# Problem with spin orbitals analysis and state identification

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Posted by Mariusz Radon on March 13, 2006 at 13:39:36:

Dear all,

I have a problem with natural and spin orbital analysis that give inconsistent interpretation of CASSCF results.

In my example natural orbitals and spin orbitals were extracted for each state from state-average RASSCF JOBIPH file using RASREAD. For some states it turns out that spin orbital carrying excessive spin corresponds wery well (by its shape) to natural orbital being almost doubly occupied, not to the one with single occupation. At the same time there is another natural orbital with occupation close to 1.0, but no similar spin-orbital exists with non-zero eigenvalue. So the distribution of spin (defined by spin orbitals) is clearly inconsistent with the distribution of unpaired electrons (defined by natural orbitals) -- unpaired electron does not hold spin density but electronic pair does! However, the spurious spin density distribution according to spin-orbitals agrees well with Mulliken spin populations from RASSCF.

This issue with spin analysis emerged from another problem: results for state-average of 3 states are clearly inconsistent with results for state-average of 2 states (within the same active space). This problem will be described below.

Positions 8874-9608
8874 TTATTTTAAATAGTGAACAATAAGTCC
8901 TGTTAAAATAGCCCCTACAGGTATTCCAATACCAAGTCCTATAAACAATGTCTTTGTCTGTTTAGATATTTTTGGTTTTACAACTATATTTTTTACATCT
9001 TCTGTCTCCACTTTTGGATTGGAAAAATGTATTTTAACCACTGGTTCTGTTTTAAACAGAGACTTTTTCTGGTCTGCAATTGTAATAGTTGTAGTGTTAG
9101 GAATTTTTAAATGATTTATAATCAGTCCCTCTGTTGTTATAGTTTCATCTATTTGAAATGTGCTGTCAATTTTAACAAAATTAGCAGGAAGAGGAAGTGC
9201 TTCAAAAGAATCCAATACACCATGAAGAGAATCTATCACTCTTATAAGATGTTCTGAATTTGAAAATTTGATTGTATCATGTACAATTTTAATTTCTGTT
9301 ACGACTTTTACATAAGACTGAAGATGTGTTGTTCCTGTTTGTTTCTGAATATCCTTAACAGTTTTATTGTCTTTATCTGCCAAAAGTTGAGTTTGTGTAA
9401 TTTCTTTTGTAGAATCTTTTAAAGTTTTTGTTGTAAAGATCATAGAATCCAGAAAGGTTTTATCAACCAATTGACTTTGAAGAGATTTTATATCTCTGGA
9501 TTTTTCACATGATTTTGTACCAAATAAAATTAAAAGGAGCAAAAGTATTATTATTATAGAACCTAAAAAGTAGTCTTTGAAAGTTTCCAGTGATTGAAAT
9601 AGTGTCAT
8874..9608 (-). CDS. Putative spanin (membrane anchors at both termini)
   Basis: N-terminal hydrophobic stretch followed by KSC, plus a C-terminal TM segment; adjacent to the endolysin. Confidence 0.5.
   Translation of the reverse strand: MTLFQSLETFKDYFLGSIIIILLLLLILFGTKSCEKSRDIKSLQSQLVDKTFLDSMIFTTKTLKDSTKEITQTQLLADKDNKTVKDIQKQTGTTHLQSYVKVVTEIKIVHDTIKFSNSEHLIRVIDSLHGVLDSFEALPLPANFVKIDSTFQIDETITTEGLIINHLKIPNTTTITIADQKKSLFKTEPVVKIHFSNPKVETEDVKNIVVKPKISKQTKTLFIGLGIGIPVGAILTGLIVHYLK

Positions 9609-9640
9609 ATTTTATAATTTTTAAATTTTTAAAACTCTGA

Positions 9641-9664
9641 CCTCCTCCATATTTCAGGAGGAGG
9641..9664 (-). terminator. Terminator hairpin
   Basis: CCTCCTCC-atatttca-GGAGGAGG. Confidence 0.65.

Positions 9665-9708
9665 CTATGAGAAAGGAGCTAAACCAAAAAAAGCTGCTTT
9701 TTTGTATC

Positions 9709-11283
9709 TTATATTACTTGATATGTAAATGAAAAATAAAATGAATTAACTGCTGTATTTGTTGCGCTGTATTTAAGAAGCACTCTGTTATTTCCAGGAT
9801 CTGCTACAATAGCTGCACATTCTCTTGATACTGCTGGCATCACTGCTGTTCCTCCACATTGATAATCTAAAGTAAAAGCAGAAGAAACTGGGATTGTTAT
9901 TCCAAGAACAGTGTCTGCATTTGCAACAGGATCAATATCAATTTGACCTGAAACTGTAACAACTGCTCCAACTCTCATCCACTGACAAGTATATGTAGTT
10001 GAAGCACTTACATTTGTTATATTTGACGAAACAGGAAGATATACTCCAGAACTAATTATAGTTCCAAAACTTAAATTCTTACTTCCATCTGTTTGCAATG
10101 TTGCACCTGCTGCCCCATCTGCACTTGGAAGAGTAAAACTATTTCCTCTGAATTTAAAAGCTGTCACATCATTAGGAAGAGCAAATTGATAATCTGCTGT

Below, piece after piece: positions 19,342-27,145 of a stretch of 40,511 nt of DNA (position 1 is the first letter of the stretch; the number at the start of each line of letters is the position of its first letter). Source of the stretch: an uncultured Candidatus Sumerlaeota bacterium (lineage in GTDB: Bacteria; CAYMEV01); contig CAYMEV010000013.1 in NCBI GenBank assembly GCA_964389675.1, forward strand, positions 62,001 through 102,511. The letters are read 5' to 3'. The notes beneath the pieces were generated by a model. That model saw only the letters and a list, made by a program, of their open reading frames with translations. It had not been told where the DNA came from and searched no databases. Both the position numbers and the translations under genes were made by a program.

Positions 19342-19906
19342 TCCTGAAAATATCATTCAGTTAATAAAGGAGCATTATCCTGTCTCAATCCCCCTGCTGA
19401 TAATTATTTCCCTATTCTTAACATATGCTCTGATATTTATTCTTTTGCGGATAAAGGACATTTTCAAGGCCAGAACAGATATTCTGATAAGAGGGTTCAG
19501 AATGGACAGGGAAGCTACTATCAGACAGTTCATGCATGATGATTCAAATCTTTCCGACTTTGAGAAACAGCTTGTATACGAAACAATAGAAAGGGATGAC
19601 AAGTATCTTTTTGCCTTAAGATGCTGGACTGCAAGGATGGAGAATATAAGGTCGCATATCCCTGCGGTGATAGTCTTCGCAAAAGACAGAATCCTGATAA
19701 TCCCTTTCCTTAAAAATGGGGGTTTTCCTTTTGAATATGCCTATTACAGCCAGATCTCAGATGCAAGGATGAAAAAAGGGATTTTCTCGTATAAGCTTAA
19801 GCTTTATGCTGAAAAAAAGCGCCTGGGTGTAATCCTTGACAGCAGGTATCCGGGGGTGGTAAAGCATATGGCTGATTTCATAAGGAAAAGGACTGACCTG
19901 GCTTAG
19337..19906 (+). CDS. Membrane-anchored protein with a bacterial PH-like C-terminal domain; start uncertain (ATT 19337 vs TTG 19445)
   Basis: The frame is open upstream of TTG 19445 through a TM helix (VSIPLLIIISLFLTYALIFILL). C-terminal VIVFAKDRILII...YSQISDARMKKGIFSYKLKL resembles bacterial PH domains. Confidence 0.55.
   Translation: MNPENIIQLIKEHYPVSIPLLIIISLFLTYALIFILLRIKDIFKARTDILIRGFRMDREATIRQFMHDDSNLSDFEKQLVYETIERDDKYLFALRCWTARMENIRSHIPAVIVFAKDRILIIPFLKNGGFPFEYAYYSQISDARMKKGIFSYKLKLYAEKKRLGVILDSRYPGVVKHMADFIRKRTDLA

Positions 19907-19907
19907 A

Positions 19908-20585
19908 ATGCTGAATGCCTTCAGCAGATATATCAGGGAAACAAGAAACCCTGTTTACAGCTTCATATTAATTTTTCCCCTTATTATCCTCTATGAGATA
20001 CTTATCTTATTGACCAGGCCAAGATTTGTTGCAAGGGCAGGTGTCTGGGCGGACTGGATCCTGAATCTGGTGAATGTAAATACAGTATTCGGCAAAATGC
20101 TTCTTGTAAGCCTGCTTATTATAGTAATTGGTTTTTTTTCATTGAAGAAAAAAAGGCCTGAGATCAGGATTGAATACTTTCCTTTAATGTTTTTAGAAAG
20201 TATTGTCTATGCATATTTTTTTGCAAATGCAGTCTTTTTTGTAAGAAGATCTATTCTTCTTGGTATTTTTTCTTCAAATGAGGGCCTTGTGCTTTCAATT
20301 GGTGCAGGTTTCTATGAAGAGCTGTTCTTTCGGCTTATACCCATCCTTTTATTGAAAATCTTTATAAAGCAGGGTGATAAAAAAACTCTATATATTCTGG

Tree states A,B,C are under consideration (states are selected by overlap with reference configurations using CISELECT option). The states of interest differ clearly in distribution of unpaired electrons, so I identify them looking at natural orbitals, spin orbitals and Mulliken spin populations.

The first calculation is the state-average of A and B. C was computed also but was not taken into average energy. The order of states was: A, B, C.

When the third state was added to state-average I obtain A', B' and C' which -- according to Mulliken spin populations and spin orbitals has the following correspondence to A, B, C:

A' -> A
B' -> C
C' -> B

Thus (by spin populations and spin orbitals) it seems that state B and C has changed their relative order. To verify this the overlap integrals were computed using RASSI and it turned out that actual correspondence is as follows:

A' -> A
B' -> B
C' -> C

because =0.9810, =0.924, =0.178, =-0.163, so it means that states B and C did not swap, only mixed a bit. The same states identification can be done by inspecting natural orbitals.

My question is how it can be possible that identification of states depends so much on the criteria applied. Moreover, the results of some analysis (natural vs. spin orbitals) seems to be in clear contadiction.

PS: the version of MOLCAS is 5.4, patch level 116

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